Why White-Collar Criminals Get Away With It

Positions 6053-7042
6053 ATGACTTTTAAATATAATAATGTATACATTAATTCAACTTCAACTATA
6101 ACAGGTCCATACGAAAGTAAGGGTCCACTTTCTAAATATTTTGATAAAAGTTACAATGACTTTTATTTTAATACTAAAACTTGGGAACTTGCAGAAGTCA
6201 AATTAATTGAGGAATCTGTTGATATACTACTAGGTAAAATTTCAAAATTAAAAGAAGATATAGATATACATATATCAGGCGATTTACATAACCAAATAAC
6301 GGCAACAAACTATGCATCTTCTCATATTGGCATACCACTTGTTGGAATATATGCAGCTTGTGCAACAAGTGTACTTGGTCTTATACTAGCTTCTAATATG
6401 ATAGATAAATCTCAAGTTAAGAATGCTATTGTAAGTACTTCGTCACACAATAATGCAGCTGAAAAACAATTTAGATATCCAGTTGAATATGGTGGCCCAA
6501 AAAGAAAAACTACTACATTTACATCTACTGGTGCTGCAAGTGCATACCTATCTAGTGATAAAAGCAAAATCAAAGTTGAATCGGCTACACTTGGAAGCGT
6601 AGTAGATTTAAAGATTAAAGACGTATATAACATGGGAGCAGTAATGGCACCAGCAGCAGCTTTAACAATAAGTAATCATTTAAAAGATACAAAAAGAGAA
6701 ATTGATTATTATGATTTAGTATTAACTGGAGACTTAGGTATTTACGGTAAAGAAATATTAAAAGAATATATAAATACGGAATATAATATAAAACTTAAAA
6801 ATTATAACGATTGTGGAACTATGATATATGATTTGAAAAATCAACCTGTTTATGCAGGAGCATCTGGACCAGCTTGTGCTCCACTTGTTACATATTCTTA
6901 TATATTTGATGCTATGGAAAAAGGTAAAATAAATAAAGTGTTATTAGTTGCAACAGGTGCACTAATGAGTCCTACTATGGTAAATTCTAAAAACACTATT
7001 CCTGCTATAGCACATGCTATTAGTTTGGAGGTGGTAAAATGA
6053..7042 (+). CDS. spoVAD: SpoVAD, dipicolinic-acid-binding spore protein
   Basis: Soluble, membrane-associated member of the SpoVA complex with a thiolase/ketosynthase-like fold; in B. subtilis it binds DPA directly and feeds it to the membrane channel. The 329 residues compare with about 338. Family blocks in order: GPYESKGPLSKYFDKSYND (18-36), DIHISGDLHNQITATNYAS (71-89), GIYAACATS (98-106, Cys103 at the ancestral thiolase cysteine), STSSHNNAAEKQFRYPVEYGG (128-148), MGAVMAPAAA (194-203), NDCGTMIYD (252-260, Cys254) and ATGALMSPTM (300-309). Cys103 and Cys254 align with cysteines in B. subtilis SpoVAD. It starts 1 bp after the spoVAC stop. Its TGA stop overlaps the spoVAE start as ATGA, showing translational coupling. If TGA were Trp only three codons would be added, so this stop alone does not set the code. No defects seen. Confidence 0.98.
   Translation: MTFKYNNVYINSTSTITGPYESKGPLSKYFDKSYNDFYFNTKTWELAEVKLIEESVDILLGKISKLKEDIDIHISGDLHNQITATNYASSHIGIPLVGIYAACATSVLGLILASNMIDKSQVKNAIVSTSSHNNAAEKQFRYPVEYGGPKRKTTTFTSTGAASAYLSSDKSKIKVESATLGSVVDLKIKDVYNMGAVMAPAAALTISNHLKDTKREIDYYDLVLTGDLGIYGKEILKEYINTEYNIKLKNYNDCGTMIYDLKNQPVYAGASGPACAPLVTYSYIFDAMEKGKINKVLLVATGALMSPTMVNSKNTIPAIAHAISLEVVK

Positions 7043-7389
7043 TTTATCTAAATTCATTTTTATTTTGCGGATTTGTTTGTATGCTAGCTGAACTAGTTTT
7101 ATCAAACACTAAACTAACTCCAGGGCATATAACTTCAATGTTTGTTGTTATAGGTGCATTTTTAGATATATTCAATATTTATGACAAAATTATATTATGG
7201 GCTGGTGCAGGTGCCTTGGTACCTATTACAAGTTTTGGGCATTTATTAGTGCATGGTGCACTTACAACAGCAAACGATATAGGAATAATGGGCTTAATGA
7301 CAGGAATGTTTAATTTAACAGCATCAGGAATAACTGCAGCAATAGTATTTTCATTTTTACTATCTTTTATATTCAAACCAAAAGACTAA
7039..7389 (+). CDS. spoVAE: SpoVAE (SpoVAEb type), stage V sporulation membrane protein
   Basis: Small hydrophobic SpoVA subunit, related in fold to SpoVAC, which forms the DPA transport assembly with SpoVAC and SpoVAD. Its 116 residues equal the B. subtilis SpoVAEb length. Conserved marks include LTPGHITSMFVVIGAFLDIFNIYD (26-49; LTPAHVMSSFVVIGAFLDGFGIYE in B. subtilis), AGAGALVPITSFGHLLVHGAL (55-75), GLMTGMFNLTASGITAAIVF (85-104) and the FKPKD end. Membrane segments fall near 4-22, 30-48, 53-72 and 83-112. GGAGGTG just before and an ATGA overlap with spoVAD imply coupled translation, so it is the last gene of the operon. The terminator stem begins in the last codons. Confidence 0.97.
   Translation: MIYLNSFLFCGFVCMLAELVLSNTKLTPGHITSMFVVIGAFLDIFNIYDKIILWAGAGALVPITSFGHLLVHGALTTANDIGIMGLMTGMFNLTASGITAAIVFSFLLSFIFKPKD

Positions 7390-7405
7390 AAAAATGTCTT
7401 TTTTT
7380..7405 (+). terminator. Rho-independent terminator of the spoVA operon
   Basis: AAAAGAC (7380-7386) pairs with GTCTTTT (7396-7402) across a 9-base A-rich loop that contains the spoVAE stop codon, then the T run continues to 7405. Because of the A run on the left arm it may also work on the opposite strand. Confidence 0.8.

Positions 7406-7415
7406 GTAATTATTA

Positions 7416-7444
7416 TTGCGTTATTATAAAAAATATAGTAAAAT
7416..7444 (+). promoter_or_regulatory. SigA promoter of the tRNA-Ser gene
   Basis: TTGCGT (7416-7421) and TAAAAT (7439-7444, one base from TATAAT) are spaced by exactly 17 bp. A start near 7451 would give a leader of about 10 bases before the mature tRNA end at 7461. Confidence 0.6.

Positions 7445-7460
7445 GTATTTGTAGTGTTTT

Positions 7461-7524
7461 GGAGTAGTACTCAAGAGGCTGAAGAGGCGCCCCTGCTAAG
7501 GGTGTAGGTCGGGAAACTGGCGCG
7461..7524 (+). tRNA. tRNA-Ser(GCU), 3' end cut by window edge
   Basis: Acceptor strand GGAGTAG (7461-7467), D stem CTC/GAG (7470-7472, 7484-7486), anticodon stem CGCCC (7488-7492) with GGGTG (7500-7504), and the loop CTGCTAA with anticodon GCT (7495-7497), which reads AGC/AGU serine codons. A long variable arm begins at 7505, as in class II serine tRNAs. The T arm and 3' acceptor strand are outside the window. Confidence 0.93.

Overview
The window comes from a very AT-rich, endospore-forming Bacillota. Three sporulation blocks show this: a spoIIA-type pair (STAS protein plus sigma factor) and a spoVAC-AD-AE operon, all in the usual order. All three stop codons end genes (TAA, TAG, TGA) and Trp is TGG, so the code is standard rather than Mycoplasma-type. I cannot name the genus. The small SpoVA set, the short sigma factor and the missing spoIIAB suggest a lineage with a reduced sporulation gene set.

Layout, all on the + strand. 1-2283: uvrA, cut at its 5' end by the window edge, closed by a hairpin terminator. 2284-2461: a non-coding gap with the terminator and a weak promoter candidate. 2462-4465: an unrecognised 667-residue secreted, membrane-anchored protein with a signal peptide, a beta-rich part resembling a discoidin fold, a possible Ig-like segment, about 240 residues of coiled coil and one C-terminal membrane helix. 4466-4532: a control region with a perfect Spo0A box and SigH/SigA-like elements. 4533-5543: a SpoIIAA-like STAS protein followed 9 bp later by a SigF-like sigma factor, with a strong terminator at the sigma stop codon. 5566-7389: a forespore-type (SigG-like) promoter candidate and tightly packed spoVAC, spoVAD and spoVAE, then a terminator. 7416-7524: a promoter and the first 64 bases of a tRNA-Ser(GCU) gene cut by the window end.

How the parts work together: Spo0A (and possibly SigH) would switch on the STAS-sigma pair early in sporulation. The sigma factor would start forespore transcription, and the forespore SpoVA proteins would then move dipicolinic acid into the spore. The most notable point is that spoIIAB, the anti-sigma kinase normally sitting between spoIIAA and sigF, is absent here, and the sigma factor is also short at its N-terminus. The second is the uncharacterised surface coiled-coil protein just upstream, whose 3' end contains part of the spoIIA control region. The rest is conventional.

Jim Chanos recently remarked that we are in a golden age of fraud, highlighting that companies trade unaffected by credible public accusations for years before it finally catches up to them. But even after the house cards collapses, the executives in charge of these companies often go unpunished and shareholders are left holding the bag. In America, this wasn’t always the case. Pulitzer prize winning author and senior reporter and editor at ProPublica, Jesse Eisinger, penned the definitive historical account of this devolution in his book “The Chickenshit Club: Why the Justice Department Fails to Prosecute Executives” and in this interview with short seller and investigator Quinton Mathews, managing member of QKM, the pair reexamine this history to explore how we got from regulatory institutions dishing out multi-year sentences in the Enron scandal to almost no prison time or charges being filed against bank executives in the GFC and the potential actions needed to remedy this broken system. Filmed on October 14, 2020. Key Learnings: Eisinger and Mathews highlight the hollowing out of the regulatory bodies charged with investigating and prosecuting these crimes and the misaligned incentivizes for ambitious young attorneys as the biggest problems. They concluded that increased funding for regulators and diversity in hiring of prosecutors are some of the many changes need to improve the system.

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